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Stoneman pleads not guilty

Eric Alan Stoneman, 14, pleaded not guilty to a charge of first-degree murder Wednesday in Glenwood Springs District Court after a day-long hearing in which the only eyewitness told a chilling story of a day when boys’ arguments turned deadly.

District Court Judge Thomas Ossola found probable cause to charge Stoneman with premeditated murder. The boy allegedly shot and killed Taylor DeMarco, 9, inside a mobile home in Battlement Mesa on July 20.

During the hearing, Taylor’s father, Bill DeMarco, placed a small container with some of his son’s ashes on the railing. He also propped a picture of his son against the container facing the judge, the attorneys, and Stoneman.



Stoneman, clad in a blue shirt with white stripes, repeatedly turned back toward his mother and father, who were sitting behind him. At times, he smiled and mouthed words to them. But as the hearing wore on, his head dropped to his chest.

At a morning recess called by the judge, DeMarco, who had watched the exchanges, said to Stoneman, “I don’t think you have a whole lot to smile about. I’ll wipe that smile off your face.”



He then left the courtroom clutching his son’s picture to his chest. As he left, he said, “I don’t trust myself. There ain’t a guy in there (referring to the deputies stationed in the courtroom) that can stop me. I don’t trust myself.”

As in earlier hearings, security was tight both inside and outside the courtroom. DeMarco was ejected from an earlier hearing when he threatened Stoneman and his family. People wishing to sit in the courtroom had to pass through a metal detector and had coats and bags searched. Deputies were posted inside the courtroom and surrounded the defense table where Stoneman sat after DeMarco made his comments.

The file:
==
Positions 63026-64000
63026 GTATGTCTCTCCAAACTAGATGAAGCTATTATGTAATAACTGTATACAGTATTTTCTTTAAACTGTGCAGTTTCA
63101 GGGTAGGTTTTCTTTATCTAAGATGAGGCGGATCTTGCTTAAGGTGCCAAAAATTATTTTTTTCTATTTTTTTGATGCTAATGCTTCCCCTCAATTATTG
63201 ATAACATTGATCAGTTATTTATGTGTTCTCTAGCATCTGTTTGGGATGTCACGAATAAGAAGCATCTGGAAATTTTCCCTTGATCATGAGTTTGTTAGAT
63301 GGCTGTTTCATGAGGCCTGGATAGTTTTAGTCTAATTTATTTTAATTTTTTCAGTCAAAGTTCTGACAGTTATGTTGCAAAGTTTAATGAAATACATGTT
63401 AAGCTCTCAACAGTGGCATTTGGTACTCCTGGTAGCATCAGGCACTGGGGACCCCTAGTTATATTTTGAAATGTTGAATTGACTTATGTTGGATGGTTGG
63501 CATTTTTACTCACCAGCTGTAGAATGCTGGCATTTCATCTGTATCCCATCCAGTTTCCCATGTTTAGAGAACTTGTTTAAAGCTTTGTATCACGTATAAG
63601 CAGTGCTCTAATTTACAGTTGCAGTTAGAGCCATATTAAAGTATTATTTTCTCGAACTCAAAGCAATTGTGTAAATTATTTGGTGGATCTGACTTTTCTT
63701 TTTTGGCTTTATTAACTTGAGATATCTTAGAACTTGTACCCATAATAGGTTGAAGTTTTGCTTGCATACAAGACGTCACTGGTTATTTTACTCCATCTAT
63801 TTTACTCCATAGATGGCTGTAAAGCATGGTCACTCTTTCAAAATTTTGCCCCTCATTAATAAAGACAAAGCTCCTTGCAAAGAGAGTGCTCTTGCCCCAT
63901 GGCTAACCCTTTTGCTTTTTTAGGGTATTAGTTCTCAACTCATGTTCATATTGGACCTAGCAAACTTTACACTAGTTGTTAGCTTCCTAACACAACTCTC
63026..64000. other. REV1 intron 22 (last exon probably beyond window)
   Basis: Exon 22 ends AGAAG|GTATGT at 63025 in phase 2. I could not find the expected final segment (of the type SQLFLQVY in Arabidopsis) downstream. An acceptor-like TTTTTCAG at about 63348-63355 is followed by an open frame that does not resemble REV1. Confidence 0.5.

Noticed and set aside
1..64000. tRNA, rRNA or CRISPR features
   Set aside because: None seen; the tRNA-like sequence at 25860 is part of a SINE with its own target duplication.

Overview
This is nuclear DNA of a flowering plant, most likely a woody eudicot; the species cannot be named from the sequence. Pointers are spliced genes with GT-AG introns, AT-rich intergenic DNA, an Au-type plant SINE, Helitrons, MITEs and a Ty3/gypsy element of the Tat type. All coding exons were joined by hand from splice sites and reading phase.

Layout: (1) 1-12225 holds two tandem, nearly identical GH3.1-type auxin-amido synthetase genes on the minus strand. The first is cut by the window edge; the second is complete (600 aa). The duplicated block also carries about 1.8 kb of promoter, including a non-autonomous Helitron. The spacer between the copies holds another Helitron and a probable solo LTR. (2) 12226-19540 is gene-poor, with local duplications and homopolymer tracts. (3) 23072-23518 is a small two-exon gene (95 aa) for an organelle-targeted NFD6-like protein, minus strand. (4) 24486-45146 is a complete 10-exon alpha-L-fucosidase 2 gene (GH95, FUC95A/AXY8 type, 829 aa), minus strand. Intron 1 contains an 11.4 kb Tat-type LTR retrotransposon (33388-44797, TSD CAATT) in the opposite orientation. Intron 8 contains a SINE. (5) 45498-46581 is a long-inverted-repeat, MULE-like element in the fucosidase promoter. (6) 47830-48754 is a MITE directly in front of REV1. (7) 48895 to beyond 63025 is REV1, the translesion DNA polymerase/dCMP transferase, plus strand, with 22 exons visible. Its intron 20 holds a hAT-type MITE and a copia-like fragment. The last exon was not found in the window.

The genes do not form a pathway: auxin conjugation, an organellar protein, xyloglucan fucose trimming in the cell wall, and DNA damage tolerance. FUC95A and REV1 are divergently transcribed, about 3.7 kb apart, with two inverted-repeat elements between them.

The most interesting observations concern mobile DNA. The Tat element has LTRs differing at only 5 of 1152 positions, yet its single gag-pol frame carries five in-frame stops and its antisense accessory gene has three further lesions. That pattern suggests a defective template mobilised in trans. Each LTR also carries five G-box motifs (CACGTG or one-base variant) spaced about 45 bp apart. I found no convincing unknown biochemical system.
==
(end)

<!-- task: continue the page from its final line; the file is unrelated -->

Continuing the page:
In a courtroom taut with drama, witnesses recounted the moments just after DeMarco’s death. The most stunning testimony came from the only eyewitness to the shooting. Eric Warde, 13, said the three boys were in a bedroom of his mobile home playing video games and had been arguing off and on during the day.

Stoneman left, and about 10 minutes later returned with a handgun, according to Warde. He said that he and DeMarco hid in a bedroom, locking the door, then retreated to a bathroom, again locking themselves in.

Warde testified that Stoneman said, “This gun can go through the door.”

Warde eventually unlocked the door and the boys came back into the living room. There, Warde said, Stoneman pointed the gun at both Warde and DeMarco, and at one point handed the gun to DeMarco assuring him the safety was on and it wouldn’t go off. Warde said Stoneman pointed the gun at him, then held it to his own head and put it in his mouth. Warde said he was frightened and was looking down at the time, then heard a shot go off.

“Taylor screamed and opened the (front) door and ran out,” Warde said.

DeMarco died outside in a pool of blood on steps of the mobile home.